# Magnetic Vectors

There are three magnetic vectors. They are:

## Intensity of Magnetization or Simply Magnetization

When a magnetic material is subjected to a magnetic field, the material is magnetized. Intensity of magnetization is a measure of extent to which the material is magnetized. It depends upon the nature of the material.

Mathematically, the magnetic moment per unit volume of the material is called intensity of magnetization. It is denoted by $I$. Its direction is the same as magnetic moment.

Consider a magnetized material of magnetic moment $M$ and volume $V$. If $I$ is its intensity of magnetization, then, $I=\frac{M}{V}$

If the material is of length $2l$, pole strength $m$ and cross sectional area $A$, then, we can write $I=\frac{M}{V}=\frac{m×2l}{A×2l}$ $\therefore I=\frac{m}{A}$

Thus, intensity of magnetization can also be defined as the pole strength per unit cross sectional area of the magnetic material. Its SI unit is Weber per metre squared $(\text{Wb m}^{-2})$ or Ampere per metre $(\text{A m}^{-1})$.

## Magnetizing Field Vector or H-vector

When a magnetic substance is placed inside a magnetic field, the substance gets magnetized. The magnetic field which produces the induced magnetism in the magnetic substance placed inside it, is called magnetizing field.

The strength of magnetizing field with direction is called magnetizing field vector or magnetizing field intensity. It is denoted by $H$. It is also defined as the number of magnetic field lines due to magnetizing field passing per unit area normally through the magnetic substance.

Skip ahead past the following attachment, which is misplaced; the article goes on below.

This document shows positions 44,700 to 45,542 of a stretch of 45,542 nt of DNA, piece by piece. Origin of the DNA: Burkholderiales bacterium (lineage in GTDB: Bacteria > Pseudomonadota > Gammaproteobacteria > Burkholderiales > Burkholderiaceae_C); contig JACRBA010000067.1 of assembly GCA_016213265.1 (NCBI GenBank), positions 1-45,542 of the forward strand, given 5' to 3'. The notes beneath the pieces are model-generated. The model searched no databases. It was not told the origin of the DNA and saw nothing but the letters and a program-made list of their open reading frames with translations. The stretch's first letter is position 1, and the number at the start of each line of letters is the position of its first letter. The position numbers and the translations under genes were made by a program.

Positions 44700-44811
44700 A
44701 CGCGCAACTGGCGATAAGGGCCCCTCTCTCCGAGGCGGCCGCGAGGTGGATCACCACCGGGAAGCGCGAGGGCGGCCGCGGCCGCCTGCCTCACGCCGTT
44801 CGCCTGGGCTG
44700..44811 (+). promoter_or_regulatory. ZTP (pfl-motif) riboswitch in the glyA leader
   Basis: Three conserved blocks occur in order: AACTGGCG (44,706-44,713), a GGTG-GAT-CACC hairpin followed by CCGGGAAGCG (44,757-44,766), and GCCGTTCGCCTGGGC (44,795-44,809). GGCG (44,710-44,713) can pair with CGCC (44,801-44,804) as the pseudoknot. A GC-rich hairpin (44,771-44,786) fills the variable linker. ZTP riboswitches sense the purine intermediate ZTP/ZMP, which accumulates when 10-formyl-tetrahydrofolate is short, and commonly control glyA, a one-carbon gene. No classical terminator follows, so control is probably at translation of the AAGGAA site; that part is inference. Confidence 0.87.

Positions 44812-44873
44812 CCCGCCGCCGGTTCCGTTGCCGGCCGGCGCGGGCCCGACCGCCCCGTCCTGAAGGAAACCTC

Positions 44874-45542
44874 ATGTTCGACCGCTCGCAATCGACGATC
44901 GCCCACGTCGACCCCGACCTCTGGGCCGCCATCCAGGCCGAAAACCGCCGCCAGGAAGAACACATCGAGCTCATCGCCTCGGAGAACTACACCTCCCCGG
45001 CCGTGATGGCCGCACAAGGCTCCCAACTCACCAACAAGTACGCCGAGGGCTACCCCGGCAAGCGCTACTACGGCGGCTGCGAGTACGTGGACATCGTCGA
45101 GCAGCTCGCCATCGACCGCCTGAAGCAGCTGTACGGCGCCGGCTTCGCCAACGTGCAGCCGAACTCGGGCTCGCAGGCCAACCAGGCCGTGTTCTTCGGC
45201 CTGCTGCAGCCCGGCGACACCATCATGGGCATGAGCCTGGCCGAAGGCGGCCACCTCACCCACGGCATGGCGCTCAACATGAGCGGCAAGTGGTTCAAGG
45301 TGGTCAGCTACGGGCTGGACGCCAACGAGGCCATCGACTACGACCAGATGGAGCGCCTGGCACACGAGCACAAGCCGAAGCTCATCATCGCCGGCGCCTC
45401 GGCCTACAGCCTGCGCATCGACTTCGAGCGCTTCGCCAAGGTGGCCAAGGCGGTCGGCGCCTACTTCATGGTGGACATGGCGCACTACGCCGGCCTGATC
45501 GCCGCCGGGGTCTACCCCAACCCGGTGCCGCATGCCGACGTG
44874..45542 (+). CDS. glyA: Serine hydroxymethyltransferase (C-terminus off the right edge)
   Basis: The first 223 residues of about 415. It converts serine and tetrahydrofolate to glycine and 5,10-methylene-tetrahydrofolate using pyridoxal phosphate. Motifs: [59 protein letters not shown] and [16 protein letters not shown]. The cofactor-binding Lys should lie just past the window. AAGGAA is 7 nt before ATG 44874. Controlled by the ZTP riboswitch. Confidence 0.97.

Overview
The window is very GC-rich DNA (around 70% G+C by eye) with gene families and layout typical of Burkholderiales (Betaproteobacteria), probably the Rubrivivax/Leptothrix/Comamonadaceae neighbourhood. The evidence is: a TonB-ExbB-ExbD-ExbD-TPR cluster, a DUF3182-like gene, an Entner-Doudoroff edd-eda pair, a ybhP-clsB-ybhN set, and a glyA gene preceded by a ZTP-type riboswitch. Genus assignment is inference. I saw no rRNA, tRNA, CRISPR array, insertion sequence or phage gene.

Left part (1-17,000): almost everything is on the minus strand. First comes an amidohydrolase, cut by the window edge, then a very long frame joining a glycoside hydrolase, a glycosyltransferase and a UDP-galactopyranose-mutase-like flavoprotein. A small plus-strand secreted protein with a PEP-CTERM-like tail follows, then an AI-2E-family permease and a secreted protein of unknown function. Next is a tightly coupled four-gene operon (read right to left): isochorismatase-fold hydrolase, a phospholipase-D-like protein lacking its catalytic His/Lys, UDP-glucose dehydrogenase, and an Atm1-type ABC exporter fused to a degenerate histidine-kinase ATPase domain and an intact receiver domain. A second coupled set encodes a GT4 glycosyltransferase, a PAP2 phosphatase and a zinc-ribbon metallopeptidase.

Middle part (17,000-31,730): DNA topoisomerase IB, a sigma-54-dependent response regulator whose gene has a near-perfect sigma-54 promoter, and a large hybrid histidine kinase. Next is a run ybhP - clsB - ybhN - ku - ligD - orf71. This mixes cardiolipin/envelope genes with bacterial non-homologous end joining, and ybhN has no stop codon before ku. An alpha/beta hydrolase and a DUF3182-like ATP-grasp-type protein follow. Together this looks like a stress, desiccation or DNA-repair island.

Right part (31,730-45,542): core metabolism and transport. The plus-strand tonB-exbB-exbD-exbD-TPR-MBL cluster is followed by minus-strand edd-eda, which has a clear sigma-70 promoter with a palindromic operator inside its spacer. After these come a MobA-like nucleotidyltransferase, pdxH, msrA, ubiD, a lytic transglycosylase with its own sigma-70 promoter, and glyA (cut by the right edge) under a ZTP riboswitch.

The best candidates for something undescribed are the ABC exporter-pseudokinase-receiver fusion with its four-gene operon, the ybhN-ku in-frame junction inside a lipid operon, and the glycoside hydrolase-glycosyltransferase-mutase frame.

Mathematically, $H=ni$ Where, $n$ is the number of turns per unit length of a solenoid carrying current $i$. [Magnetic Field at a Point on the Axis of a Solenoid]

Its SI unit is Ampere per metre $(\text{Am}^{-1})$. It only depends upon current, it is independent of the medium in which the material is placed.

## Magnetic Induction Vector or Magnetic Flux Density

The magnetism produced when a magnetic substance is placed inside a magnetic field is called induced magnetism and this phenomenon is called magnetic induction.

The end of the magnetic substance at which the magnetic lines of applied magnetic field enter into the substance becomes South pole while the end at which the magnetic lines leave from the substance becomes North pole. The induced magnetism also produces its own magnetic field. Hence, there are two magnetic fields inside the magnetic substance; one is the applied magnetizing field and another is the induced magnetic field.

### Net Magnetic Field

The net magnetic field is given by the sum of applied magnetizing field and induced magnetic field in the material which is called magnetic induction vector or magnetic flux density. If $B$ is the net field, $B_o$ is the applied magnetizing field and $B_M$ is the induced magnetic field, then $B=B_o+B_M$

In the solenoid of $n$ turns per metre, $\text{Uniform Applied Field }(B_o)=\mu_o ni$ Where, $μ_o$ is the permeability of free space and $i$ is the current in the solenoid. [Magnetic Field at a Point on the axis of a Solenoid]

Also, $\text{Magnetizing Field Vector }(H)=ni$ $\therefore B_o=\mu_o H$

The magnetization field $B_M$ is related to the intensity of magnetization $I$ as $B_M=\mu_o I$

Hence, the net magnetic field $B$ becomes $B=B_o+B_M$ $B=\mu_o H+\mu_o I$ $B=\mu_o (H+I)$

In terms of magnetic field lines, magnetic induction vector is also defined as the number of lines passing per unit area normally through the magnetic substance due to magnetizing field as well as induced field.

Its unit in CGS system is $\text{Gauss}$ or $\text{Maxwell cm}^{-2}$ and in SI unit, its unit is $\text{Tesla}$ $(T)$, $\text{Weber metre}^{-2}$ $(\text{Wb m}^{-2})$ or Ampere per metre $(\text{Am}^{-1})$.

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